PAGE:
True equity in gifted education can be found in Assessment for Learning and the education given in response.
Anyone who had the opportunity to meet Marcia would immediately notice that she always wore at least one piece of turquoise jewelry. In fact, turquoise was her favorite color and a frequent theme throughout many parts of her life including her choices in home décor. Turquoise has been equated to wisdom; “…the sea-green stone reminds us of the value of every person's experience. When we see rightly within our own selves, neither elevating our strengths nor glossing over our weaknesses, we develop greater compassion and empathy for others” ( I can think of no better description for the way that Marcia lived her life.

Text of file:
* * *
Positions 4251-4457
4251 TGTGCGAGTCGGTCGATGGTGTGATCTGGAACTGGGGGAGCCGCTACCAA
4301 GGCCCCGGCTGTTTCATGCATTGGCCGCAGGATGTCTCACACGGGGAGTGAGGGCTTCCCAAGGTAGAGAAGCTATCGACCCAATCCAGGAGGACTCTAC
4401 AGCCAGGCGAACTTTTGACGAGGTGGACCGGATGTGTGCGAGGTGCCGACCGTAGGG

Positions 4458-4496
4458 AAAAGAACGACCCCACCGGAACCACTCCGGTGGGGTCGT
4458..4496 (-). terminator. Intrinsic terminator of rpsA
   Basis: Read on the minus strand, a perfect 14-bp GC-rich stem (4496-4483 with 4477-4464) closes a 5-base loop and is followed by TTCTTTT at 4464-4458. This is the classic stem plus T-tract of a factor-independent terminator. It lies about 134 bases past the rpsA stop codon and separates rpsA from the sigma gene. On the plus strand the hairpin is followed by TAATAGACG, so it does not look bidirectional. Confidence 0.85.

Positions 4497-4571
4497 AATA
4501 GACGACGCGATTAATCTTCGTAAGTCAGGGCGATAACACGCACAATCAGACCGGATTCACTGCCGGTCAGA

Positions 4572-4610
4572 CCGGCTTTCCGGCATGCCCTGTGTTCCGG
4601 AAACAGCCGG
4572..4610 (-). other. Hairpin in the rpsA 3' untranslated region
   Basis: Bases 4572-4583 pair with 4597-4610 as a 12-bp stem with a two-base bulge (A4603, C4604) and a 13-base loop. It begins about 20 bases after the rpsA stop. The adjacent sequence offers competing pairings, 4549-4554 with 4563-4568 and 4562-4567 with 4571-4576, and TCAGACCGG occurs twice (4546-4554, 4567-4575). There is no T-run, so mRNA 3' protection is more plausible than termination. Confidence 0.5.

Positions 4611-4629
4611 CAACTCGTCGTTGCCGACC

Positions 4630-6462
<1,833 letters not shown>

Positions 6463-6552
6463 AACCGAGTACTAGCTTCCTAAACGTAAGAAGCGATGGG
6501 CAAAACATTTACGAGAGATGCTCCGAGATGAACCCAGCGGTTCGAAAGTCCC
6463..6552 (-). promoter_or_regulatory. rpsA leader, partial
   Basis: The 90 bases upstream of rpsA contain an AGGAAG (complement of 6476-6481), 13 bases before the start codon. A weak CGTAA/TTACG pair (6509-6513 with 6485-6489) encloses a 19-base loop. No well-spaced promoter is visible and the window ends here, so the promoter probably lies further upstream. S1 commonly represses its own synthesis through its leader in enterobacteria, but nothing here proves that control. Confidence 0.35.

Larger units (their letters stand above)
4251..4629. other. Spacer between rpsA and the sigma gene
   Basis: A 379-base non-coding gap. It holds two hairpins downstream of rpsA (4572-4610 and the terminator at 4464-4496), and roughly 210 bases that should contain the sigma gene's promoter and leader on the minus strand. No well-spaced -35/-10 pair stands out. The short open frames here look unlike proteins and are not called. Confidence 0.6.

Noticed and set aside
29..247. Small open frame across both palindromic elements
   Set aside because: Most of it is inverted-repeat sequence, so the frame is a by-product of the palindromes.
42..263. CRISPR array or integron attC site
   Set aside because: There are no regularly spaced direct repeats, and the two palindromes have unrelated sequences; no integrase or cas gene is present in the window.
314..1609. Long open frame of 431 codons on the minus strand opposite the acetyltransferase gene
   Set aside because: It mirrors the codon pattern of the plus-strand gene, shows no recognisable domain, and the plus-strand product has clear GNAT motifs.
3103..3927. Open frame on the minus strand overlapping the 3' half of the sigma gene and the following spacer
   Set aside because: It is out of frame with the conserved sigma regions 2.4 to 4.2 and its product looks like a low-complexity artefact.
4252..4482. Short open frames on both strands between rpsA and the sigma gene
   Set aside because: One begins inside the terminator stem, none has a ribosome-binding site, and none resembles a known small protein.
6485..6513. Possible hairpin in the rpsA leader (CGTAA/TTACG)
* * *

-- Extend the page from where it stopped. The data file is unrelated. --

When the NAGC Board of Directors presented the Championing Equity statement to the membership in
Over the last several months, the NAGC Board of Directors has been focused on developing several strategic initiatives impacting the overall direction of the Association. We are pleased to present to you what will be the first in a series of periodic updates on some of these developments and what you can expect to see in the months ahead. 
Consistently, American Indian, Alaska Native, and Native Hawaiian students are left out of gifted education studies, literature, and conversations; even those that focus on racial equity. They often become the “American Indian research asterisk.” It is incumbent upon us to try different methods to see this population of gifted students.